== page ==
It is very interesting to see how this tax credit has increased home sales in order to beat the deadline. I know many first time home buyers are on the same hunt to receive the tax credit. While the tax credit incentive can be helpful, home buyers should do their research before rushing into this huge purchase.

Bob Cacciola

November 4, 2009 12:47 PM

Will a first time "single person" purchaser (closed Aug 2009) be able to take tax credit due to increase to $125,000 ?

JOAN MESSNER

November 5, 2009 9:24 AM

GOOD ARTICLE...GOOD NEWS !
ARE THESE DISCOUNTS APPLICABLE TO
THE PUCHASE OF C0-OPS ?

KILO217

November 9, 2009 3:16 AM

Will the $6,500 tax credit apply to the construction of a new home that is a step up from your exhisting home??

jeff

January 24, 2010 8:16 PM

Does the income imitation apply to gross income or AGI?

Nick

February 23, 2010 10:57 PM

Talk about Fairness.....what a joke. If people that make under $125k qualify for the $8k credit why deny the same credit to those who made between $95k and $125k last year? Didn't we bare our share of the economy's revatilization by bying houses when nobody else would? I'm very disappointed at this administration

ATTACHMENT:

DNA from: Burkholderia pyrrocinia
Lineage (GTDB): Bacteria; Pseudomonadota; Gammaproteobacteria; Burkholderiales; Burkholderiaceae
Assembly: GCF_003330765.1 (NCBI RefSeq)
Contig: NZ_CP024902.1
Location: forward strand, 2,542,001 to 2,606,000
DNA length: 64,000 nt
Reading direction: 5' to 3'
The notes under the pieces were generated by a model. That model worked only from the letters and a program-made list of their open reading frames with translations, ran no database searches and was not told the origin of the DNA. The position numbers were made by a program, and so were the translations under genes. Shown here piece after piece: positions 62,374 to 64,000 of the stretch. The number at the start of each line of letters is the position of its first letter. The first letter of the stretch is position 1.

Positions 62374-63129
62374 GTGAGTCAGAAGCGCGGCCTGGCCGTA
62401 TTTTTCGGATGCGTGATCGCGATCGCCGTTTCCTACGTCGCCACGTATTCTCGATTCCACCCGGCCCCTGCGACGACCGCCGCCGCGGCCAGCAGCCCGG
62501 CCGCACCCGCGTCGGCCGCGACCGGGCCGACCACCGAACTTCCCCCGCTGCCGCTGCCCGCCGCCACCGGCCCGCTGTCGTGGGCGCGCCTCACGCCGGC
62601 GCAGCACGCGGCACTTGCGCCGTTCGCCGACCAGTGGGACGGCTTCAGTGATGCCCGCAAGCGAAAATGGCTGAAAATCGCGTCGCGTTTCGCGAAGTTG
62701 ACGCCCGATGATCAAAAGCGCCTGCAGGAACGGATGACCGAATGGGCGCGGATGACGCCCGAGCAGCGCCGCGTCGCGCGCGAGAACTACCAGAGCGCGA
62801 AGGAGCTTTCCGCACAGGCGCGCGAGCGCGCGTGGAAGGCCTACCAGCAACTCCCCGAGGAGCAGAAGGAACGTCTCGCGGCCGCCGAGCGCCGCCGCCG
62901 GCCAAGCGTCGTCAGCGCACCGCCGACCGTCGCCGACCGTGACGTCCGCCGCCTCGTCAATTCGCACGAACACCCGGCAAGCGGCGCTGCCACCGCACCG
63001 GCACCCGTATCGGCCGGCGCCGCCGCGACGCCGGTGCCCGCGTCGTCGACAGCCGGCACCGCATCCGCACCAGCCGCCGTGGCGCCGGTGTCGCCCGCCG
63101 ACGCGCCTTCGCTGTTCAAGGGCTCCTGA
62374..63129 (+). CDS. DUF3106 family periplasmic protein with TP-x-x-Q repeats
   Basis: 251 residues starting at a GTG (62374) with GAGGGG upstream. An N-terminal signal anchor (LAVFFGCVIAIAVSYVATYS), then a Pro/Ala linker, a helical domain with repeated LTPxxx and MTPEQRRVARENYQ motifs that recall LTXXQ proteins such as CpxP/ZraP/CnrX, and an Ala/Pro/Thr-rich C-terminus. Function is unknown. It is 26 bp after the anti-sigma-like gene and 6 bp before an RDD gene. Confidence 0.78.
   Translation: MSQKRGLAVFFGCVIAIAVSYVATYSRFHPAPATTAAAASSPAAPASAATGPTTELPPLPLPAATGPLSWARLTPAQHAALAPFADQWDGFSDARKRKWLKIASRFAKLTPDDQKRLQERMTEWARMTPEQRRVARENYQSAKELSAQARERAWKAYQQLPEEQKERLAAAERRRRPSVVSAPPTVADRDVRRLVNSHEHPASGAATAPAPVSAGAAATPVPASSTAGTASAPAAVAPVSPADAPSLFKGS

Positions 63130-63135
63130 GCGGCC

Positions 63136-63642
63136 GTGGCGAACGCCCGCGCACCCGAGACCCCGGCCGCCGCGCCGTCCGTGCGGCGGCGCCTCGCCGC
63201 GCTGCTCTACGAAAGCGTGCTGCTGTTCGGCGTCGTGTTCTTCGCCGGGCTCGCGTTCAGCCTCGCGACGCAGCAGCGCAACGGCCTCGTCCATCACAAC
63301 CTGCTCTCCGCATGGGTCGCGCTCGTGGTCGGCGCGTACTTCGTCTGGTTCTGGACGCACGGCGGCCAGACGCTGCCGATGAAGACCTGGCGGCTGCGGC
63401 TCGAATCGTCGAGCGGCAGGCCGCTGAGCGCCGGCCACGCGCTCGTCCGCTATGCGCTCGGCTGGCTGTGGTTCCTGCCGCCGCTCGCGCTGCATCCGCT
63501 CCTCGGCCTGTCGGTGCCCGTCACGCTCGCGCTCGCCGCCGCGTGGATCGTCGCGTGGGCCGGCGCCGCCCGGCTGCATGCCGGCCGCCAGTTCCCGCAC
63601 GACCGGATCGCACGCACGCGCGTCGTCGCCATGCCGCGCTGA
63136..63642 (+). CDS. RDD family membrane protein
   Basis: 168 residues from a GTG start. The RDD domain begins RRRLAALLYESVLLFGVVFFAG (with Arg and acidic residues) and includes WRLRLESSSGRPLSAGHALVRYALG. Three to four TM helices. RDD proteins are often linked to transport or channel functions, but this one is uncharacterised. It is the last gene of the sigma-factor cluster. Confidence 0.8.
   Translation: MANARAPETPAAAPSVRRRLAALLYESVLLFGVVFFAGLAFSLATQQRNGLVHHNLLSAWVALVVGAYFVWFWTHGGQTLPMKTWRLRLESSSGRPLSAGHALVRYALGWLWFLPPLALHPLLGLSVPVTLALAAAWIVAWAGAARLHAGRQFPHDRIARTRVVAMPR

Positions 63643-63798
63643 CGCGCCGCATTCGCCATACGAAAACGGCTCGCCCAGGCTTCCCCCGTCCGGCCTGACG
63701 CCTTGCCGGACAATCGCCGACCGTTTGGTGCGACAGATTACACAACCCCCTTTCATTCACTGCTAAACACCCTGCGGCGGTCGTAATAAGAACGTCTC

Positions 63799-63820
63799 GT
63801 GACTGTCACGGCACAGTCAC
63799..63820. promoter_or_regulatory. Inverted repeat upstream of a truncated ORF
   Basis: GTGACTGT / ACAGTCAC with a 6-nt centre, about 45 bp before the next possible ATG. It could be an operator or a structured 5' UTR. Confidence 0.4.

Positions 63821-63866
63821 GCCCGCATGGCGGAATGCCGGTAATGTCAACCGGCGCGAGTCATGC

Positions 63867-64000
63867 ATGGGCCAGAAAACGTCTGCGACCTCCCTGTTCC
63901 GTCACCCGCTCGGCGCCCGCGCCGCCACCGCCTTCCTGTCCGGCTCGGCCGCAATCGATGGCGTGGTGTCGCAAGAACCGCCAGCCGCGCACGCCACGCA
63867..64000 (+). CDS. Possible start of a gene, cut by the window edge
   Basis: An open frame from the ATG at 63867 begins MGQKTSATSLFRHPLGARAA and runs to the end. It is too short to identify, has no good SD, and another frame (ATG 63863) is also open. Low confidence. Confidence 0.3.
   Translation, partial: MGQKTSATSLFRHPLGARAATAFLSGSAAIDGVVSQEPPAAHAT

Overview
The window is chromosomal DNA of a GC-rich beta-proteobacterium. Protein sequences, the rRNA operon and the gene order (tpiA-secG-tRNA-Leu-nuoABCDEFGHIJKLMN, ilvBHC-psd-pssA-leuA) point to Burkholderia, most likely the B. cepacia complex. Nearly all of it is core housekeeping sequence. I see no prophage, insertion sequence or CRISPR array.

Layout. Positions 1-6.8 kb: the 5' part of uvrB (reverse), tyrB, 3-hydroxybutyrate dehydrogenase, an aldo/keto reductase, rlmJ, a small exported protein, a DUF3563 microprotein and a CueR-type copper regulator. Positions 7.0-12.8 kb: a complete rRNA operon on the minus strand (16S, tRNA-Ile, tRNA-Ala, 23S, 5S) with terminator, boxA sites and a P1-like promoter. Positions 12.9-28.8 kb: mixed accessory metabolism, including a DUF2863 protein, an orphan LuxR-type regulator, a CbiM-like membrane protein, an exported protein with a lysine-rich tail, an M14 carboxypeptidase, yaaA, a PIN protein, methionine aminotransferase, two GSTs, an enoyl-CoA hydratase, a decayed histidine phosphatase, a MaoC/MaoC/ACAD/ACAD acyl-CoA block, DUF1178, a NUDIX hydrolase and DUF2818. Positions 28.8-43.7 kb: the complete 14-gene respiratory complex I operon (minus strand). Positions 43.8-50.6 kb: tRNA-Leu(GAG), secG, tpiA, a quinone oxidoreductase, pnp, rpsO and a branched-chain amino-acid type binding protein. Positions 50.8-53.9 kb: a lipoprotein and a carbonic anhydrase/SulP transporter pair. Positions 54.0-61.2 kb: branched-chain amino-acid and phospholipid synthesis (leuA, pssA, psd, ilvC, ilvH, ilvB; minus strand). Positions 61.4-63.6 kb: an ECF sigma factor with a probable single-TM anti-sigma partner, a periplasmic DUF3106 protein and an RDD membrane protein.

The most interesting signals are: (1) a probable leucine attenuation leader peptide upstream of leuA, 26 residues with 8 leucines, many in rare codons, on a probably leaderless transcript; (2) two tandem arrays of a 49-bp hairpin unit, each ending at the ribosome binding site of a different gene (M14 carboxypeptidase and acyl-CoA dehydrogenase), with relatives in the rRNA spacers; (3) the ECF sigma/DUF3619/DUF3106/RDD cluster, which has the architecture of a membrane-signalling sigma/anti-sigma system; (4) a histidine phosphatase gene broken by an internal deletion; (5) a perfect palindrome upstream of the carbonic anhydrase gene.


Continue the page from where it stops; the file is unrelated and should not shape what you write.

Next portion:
Nick

February 23, 2010 10:57 PM

Talk about Fairness.....what a joke. If people that make under $125k qualify for the $8k credit why deny the same credit to those who made between $95k and $125k last year? Didn't we bare our share of the economy's revatilization by bying houses when nobody else would? I'm very disappointed at this administration

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About

BusinessWeek editors Chris Palmeri, Prashant Gopal and Peter Coy chronicle the highs and lows of the housing and mortgage markets on their Hot Property blog. In print and online, the Hot Property team first wrote about the potential downside of lenders pushing riskier, "option ARM" mortgages and the rise in mortgage fraud back in 2005—well ahead of many other media outlets. In 2008, Hot Property bloggers finished #1 in a ranking of the world's top 100 "most powerful property people" by the British real estate website Global edge. Hot Property was named among the 25 most influential real estate blogs of 2007 by Inman News.